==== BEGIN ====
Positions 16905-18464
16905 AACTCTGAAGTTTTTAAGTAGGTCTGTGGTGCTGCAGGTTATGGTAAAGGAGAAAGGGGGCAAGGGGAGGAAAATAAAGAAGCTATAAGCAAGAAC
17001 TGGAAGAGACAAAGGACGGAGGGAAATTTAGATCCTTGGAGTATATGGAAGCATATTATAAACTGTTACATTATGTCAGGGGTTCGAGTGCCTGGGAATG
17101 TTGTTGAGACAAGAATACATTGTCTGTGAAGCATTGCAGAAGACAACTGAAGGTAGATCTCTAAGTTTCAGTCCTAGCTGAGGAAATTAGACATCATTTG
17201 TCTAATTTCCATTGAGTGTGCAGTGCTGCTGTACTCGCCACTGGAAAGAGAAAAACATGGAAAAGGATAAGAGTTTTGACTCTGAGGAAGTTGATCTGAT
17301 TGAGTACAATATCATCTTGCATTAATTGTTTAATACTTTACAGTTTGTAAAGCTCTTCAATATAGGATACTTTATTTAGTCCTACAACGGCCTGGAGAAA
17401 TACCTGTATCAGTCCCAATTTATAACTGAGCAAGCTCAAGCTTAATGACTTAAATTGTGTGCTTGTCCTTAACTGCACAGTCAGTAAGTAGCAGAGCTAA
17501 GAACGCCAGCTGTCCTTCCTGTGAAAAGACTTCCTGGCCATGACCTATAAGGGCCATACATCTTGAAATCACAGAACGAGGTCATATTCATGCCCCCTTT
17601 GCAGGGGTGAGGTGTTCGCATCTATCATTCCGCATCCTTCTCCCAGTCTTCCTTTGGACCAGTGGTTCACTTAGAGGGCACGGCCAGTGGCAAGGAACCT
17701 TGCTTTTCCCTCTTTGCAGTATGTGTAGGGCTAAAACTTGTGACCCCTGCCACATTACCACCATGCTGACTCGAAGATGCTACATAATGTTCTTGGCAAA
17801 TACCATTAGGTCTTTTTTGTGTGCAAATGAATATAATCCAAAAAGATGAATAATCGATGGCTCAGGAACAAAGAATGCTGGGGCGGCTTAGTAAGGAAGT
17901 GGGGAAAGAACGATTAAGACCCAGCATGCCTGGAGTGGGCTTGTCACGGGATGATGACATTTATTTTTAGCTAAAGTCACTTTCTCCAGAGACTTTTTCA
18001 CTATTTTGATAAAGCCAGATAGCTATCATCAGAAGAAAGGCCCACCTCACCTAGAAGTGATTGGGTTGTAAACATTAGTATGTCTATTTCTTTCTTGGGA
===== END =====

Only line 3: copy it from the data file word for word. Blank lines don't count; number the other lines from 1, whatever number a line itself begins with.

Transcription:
17001 TGGAAGAGACAAAGGACGGAGGGAAATTTAGATCCTTGGAGTATATGGAAGCATATTATAAACTGTTACATTATGTCAGGGGTTCGAGTGCCTGGGAATG